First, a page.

Vasudha Sharma then asked Hadhad to throw light on Peace of Chocolate business.
Hadhad continued that after moving to Canada in December 2015, he with his family settled in Antigonish, Nova Scotia. His father was much interested in starting their own chocolate business and started brewing the chocolate that he did 30 years back.
History repeated itself and soon they were able to rebuild their chocolate company and in 2016 Hadhad founded Peace by Chocolate.
Having worked as a physician in Syria, Hadhad wanted to pursue his career in medicine, due to a great shortage of physicians in Nova Scotia.
But Hadhad did not want to take away any body’s job there and added he had come to Canada to create new jobs with their skills and not take other people’s jobs.
He decided in favour of chocolate business because of their previous experience and their business began to grow.
His siblings had started going to school.
Hadhad’s family registered with the farmers’ market but were not much hopeful that a small community of 4000 people of Antigonish would come to the farmer’s market to purchase the chocolate.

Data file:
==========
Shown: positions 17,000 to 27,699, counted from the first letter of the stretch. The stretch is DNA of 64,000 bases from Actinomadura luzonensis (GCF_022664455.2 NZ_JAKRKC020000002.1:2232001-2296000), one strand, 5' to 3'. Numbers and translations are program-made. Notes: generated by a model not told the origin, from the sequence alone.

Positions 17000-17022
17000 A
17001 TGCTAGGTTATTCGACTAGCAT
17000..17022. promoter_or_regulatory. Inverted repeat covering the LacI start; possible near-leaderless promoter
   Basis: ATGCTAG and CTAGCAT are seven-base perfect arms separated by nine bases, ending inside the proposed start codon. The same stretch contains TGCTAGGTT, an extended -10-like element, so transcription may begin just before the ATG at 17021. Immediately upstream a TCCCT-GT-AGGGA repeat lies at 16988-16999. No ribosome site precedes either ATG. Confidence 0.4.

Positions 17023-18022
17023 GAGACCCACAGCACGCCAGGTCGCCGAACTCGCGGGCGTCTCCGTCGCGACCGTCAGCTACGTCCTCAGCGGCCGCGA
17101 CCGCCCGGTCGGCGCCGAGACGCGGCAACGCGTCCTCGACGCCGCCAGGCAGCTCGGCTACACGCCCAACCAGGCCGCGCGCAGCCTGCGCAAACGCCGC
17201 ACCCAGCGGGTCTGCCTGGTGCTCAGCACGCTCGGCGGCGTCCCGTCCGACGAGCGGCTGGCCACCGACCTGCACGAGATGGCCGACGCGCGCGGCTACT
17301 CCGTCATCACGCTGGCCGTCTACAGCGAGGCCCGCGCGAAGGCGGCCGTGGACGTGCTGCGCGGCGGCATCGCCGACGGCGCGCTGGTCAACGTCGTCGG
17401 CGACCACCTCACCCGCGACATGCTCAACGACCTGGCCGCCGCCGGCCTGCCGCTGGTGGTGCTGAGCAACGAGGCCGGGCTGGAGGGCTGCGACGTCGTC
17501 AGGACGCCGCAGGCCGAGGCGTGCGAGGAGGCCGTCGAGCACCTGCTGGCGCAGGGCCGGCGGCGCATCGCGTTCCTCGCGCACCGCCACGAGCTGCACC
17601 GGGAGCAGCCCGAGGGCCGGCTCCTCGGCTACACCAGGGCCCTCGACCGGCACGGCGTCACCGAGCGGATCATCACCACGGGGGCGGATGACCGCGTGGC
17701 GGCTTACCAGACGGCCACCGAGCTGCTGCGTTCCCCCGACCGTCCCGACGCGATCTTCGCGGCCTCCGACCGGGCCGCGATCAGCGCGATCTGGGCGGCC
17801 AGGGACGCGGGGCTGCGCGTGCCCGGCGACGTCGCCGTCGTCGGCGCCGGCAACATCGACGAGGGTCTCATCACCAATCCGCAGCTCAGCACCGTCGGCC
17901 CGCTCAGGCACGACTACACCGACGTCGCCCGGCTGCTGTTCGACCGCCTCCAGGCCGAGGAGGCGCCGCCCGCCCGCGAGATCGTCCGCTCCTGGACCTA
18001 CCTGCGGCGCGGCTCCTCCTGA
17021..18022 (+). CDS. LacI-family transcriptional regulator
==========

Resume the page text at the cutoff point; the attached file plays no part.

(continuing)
But their amazing response encouraged their business which grew in 3 months, instead of his father’s earlier prediction that it would take at least 20 years before the business could be established.
Hadhad said the message at the core of the company was about spreading peace and added they had started the company more for a cause than to do business.
He said “hate and intolerance sell very easily”, peace along with love were noble values on earth.
Vasudha then asked what he would do to encourage the other refugees coming to Canada.
He replied that tolerance, hard work and perseverance, their entrepreneurship to help their community would be their greatest assets.
Many Syrian refugees who had earlier left for Alberta to seek jobs were called back to Nova Scotia by Hadhad, who offered them jobs in his own business
During the question and answer session with the audience, Hadhad was asked what motivated him to learn the English language and be successful in business, apart from his family’s entrepreneurship.
Hadhad replied that besides being welcomed warmly by the Antigonish community, it organized tours and offered his family everything although they could even when they did not speak even one word of English.